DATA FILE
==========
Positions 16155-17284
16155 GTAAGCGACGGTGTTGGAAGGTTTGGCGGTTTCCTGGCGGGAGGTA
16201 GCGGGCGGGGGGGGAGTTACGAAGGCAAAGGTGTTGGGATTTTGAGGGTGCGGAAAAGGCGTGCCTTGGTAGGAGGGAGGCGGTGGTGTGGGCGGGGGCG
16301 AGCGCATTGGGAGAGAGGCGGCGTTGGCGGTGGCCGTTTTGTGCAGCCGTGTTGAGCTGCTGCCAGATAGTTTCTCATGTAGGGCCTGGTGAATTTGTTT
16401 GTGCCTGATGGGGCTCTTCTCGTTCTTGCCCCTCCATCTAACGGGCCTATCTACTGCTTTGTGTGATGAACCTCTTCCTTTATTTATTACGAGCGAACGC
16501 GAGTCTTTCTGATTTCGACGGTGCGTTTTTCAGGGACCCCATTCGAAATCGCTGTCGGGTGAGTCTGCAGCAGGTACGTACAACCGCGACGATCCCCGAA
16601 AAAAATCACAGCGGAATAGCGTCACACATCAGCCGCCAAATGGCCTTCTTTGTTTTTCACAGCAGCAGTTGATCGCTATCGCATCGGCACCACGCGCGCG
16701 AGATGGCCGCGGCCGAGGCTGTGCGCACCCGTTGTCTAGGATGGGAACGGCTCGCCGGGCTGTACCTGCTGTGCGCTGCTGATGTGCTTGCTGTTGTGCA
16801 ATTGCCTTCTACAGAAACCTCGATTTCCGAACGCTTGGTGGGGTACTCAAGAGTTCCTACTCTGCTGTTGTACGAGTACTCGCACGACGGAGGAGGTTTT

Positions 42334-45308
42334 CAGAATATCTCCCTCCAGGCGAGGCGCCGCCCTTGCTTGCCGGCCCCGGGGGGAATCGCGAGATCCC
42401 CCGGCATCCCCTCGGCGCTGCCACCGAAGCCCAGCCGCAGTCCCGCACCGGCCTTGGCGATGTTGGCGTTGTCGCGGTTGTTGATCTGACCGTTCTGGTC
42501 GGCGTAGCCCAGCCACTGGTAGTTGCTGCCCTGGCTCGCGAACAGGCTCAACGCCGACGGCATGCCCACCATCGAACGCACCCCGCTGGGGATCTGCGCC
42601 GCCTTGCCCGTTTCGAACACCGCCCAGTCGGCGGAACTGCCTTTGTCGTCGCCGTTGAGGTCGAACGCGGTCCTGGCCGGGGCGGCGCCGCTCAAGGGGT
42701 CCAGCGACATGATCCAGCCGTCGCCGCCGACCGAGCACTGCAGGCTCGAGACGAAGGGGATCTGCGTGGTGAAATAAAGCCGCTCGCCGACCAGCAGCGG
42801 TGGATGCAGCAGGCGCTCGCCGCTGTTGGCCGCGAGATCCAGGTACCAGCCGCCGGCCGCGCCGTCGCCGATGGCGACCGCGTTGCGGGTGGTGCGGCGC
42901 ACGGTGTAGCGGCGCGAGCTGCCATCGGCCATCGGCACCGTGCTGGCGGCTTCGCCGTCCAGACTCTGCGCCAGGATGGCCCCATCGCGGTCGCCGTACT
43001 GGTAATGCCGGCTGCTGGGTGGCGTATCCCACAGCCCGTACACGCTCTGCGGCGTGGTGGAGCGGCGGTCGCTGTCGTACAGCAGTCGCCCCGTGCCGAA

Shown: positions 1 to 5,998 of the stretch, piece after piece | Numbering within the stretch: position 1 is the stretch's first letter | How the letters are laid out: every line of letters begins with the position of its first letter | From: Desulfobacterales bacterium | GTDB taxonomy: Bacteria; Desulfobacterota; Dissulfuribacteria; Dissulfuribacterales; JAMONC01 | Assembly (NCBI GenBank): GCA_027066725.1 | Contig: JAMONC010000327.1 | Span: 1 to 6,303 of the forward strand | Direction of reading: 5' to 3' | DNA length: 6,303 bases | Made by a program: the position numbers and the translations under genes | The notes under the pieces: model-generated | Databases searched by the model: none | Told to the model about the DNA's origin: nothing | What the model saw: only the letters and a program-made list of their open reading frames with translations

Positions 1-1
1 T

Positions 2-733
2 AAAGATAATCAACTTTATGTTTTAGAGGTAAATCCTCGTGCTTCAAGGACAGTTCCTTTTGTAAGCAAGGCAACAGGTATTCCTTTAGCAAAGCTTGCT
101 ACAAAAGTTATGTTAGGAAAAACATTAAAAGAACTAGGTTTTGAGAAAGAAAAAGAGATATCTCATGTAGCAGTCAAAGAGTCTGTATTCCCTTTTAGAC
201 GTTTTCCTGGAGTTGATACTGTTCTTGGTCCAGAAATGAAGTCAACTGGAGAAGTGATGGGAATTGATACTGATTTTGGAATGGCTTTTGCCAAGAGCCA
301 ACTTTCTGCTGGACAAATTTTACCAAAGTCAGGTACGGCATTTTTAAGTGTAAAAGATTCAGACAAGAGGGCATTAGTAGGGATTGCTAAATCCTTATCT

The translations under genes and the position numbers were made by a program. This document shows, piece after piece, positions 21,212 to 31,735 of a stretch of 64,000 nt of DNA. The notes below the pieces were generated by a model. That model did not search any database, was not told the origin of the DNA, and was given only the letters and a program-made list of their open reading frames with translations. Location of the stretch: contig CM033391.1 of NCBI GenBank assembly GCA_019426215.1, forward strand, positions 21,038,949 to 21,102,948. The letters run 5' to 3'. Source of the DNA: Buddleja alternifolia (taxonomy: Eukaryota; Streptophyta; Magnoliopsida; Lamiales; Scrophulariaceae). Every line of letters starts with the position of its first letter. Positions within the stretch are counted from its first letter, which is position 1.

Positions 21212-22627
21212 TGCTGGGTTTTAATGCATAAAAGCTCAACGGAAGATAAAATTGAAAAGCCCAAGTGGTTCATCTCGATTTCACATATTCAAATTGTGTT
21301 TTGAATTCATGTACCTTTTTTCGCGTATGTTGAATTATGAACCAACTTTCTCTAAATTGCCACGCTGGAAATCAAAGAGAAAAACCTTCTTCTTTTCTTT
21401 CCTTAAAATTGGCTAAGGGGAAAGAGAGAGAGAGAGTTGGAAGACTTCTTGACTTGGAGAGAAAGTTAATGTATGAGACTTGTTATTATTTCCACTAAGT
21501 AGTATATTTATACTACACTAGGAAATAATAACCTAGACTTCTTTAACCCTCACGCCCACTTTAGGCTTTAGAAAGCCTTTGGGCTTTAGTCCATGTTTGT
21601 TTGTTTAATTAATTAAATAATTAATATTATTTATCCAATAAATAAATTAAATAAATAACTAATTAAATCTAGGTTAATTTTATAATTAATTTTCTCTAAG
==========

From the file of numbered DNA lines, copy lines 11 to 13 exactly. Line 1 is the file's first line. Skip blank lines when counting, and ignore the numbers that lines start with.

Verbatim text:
42334 CAGAATATCTCCCTCCAGGCGAGGCGCCGCCCTTGCTTGCCGGCCCCGGGGGGAATCGCGAGATCCC
42401 CCGGCATCCCCTCGGCGCTGCCACCGAAGCCCAGCCGCAGTCCCGCACCGGCCTTGGCGATGTTGGCGTTGTCGCGGTTGTTGATCTGACCGTTCTGGTC
42501 GGCGTAGCCCAGCCACTGGTAGTTGCTGCCCTGGCTCGCGAACAGGCTCAACGCCGACGGCATGCCCACCATCGAACGCACCCCGCTGGGGATCTGCGCC